None of the COVID-19 vaccines contain a live virus. One of the COVID-19 vaccines authorized by the FDA is a viral vector vaccine (Johnson & Johnson). Viral vector vaccines contain a killed version of a virus—a different virus than the one that causes COVID-19—that teaches your cells to make a harmless piece of the coronavirus spike protein. Your immune system sees that the protein shouldn’t be there, which triggers your body to produce antibodies that remember how to fight that virus if you are infected with COVID-19 in the future.
A messenger RNA or mRNA vaccine is a new type of vaccine. mRNA vaccines teach your cells how to make a harmless piece of the “spike protein.” The spike protein is what you see on the surface of the coronavirus. Your immune system sees that the protein doesn’t belong there, and your body will start to build an immune response and make antibodies. This is similar to what happens when we “naturally” get COVID-19.
The COVID-19 pandemic impacts everyone in the United States – our health, the health of families and communities, and our economic system. Health officials across the country are tackling this pandemic aggressively and ensuring the safety of vaccines because it impacts everyone.
It’s important for us, as a health department, to acknowledge that many members of Black, Indigenous, and other communities of color (BIPOC communities) worry about the safety of the COVID-19 vaccine because of the history of harmful and racist practices in science and health care. We cannot ignore this history and rightful distrust, and we must move forward with transparency.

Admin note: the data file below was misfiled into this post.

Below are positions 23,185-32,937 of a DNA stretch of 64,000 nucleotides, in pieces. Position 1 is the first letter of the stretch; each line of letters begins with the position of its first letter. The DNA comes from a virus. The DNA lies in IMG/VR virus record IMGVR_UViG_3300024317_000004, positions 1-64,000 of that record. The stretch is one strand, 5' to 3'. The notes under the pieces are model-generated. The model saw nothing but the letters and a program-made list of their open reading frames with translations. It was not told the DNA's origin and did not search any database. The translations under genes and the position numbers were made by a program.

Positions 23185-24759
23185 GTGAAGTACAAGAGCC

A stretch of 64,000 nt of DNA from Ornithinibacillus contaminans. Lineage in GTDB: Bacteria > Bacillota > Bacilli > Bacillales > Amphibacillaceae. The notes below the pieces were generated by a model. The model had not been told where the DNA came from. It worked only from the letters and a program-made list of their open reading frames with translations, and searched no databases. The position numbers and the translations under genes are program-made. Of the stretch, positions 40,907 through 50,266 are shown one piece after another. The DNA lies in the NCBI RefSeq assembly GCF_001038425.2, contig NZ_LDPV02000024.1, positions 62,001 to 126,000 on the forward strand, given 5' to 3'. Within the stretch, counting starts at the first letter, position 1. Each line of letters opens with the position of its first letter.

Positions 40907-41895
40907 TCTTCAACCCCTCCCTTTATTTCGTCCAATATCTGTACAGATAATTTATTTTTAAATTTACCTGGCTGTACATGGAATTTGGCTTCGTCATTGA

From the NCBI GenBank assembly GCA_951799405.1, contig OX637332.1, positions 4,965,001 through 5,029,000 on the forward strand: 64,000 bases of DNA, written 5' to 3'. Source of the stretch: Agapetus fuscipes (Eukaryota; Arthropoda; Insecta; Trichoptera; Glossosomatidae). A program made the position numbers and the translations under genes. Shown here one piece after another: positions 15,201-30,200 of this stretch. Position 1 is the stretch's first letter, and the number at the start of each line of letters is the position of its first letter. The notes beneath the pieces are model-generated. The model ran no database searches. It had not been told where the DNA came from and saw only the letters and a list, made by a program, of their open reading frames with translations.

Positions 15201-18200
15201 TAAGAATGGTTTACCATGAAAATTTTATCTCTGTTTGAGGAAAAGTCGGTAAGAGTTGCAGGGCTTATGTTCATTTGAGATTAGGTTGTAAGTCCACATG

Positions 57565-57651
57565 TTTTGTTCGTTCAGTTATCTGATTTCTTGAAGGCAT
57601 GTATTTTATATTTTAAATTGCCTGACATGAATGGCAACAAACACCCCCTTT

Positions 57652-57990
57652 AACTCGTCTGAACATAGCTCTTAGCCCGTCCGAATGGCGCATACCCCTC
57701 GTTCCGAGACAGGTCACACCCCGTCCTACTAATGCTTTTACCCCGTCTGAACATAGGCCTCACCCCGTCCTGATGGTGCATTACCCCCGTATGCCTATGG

Scientists and public health are sharing everything we know about the vaccine, including when we have concerns. We know the COVID-19 vaccines are safe and effective, and they give you protection against getting very sick with COVID-19. Learn more about COVID-19 vaccine equity.
Messenger RNA (mRNA) Vaccine: This type of vaccine uses genetically engineered mRNA to give your cells instructions for how to make a harmless piece of the S protein found on the surface of the COVID-19 virus. After vaccination, your immune cells begin making the S protein pieces and displaying them on cell surfaces. This causes your body to create antibodies. If you become infected with the COVID-19 virus, these antibodies will fight the virus.
Viral Vector Vaccine: This type of vaccine contains a modified version of a different virus than the one that causes COVID-19. Inside the shell of the modified virus, there is material from the virus that causes COVID-19. This is called a “viral vector.” Once the viral vector is inside our cells, the genetic material gives cells instructions to make a protein that is unique to the virus that causes COVID-19. Using these instructions, our cells make copies of the protein. This prompts our bodies to build T-lymphocytes and B-lymphocytes that will remember how to fight that virus if we are infected in the future.
Protein Subunit Vaccine: Subunit vaccines include only the parts of a virus that best stimulate your immune system. This type of COVID-19 vaccine contains harmless S proteins. Once your immune system recognizes the S proteins, it creates antibodies and defensive white blood cells. If you become infected with the COVID-19 virus, the antibodies will fight the virus. Novavax is working on a protein subunit COVID-19 vaccine.
When a vaccine requires two shots, the first shot helps your body recognize the virus and gets your immune system ready, while the second shot strengthens that immune response. This makes your body more prepared to fight infection.
After getting the first shot, it can take up to a few weeks for your body to develop the cells that will make you immune. This means that it’s possible for you to get sick (infected) during that time. So it’s important to continue wearing masks and practicing social distancing even after getting the vaccine.